Even better, these concepts are nothing new, having already been executed and proven on the iPhone; the iPad simply takes them to a larger form factor and a bigger touch screen. That's where the advances offered by support for input via multitouch gestures will really shine through. The multitouch interface is important because it changes the way people use computers. You no longer need a mouse, trackball or trackpad to get stuff done, because the ability to use multitouch gestures eliminates the middleman. You just tap the screen to execute an action -- and that, by the way, offers a visceral connection to the iPhone, just as it will to the iPad. It's an intangible, but it makes you feel more connected to the device.
The bigger screen also invites software developers to envision fresh designs, since they're no longer bound by the desktop limitations of the mouse and keyboard as input devices, or by the small screens of pocket devices like iPhone. That seems to be a viable approach, since these developers are the same ones that Apple counted on to make the iPhone App Store a thriving ecosystem.
Risks for the iPad
But risks remain. The iPhone is a hit because Apple implemented text input that actually works well; for some, it's even better than an actual, physical keyboard. (I'm in that camp.) But the iPad has a much larger keypad, so typing with two thumbs, BlackBerry style, isn't possible, and resting the pad on a flat surface to type is a no-go because of the iPad's beveled design. Tap-typing with one hand while carrying it with the other might be OK for short tasks, like taking notes on the go, but resting the pad on your lap while typing seems to be the preferred method of text input.
Although the iPad supports Bluetooth keyboards, giving users another typing option, some people will stick with more traditional laptops instead of using that option. As a result, much rides on user acceptance of the iPad's virtual keyboard and whether the tactile feel it offers will overcome any awkwardness.
That said, the iPad has a lot going for it even before launch: the enormous number of applications in the App store, in concert with iBooks and iTunes and Wi-Fi (and, later, 3G) Internet access, should be more than enough to make the iPad a success. While the iPad is obviously not a full-on computing device -- its real purpose is to be a satellite device, like an iPod or an iPhone -- it is what Jobs wants: a computer that is less a computer and more of a household device, a computer that's so completely transparent that the user will be unaware that what he's holding in his hands is a computer at all.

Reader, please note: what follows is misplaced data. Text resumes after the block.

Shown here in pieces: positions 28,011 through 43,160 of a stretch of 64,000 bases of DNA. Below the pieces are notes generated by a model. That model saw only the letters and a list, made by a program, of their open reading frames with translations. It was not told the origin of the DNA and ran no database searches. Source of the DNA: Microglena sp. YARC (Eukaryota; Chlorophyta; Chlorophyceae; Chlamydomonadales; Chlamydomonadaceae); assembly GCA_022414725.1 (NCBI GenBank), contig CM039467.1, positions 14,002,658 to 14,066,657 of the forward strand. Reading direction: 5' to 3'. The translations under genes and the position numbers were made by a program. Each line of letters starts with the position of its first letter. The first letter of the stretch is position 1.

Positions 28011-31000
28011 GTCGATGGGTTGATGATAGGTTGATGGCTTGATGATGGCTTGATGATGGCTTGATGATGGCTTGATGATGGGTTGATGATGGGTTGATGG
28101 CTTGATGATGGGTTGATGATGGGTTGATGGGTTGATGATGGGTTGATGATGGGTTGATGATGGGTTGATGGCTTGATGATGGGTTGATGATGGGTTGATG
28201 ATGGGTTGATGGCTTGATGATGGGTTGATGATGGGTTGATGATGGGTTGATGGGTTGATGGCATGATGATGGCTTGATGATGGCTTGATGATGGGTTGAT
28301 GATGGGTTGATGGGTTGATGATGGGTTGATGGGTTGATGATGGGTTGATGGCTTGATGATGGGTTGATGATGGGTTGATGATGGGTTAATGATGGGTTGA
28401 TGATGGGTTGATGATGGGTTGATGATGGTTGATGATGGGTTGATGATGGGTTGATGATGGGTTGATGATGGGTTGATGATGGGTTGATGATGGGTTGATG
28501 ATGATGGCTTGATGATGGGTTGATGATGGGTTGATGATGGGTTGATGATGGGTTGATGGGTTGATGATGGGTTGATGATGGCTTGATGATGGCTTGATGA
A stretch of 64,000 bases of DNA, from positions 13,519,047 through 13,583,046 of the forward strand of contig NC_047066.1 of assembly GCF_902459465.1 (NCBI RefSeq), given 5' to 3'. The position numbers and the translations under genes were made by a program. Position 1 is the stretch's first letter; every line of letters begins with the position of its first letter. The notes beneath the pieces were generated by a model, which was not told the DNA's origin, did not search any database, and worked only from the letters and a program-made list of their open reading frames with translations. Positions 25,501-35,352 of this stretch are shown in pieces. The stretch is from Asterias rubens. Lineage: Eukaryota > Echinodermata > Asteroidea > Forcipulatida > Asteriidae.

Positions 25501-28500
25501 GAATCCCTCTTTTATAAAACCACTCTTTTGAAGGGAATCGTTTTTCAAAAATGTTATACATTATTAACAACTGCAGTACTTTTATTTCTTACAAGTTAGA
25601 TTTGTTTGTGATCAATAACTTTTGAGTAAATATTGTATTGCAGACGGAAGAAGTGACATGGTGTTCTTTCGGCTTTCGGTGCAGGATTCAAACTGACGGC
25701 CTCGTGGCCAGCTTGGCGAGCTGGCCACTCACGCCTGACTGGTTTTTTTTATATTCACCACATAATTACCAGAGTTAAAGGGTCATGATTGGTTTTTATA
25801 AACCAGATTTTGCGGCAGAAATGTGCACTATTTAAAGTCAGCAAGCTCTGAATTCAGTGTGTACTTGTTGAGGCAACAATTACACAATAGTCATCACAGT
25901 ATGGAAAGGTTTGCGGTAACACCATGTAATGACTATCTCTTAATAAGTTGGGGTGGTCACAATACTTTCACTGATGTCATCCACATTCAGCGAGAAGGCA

Want to get the latest sports news? Pick up an iPad and launch ESPN's ScoreCenter app. Want to play iTunes through your home entertainment system? Pick up an iPad. Want to read a book, catch up on the news or play videos for friends? iPad. Those are what this tablet was made for: dedicated tasks in full screen. And anyone can use it. Anyone.
That's the real "magic" of the iPad: It changes our notion of computing and puts this digital age within much easier reach of just about anyone who wants to use it. Quite literally, the iPad is a computer that no one will regard as a computer.
And with that, the computing platform continues its evolution, as the three-to-five-pound laptops mobile users have grown accustomed to turn into one-pound-or-less all-purpose screens. When we look back a few years from now, we may see that Apple again steered the course of computing in a new direction.
So, in that sense, ASUS's Eric Chen is exactly right: the iPad really is like a big iPhone. And I expect it to be just as successful.
Michael deAgonia, a frequent contributor to Computerworld, is an award-winning writer, computer consultant and technologist who has been using Macs and working on them professionally since 1993.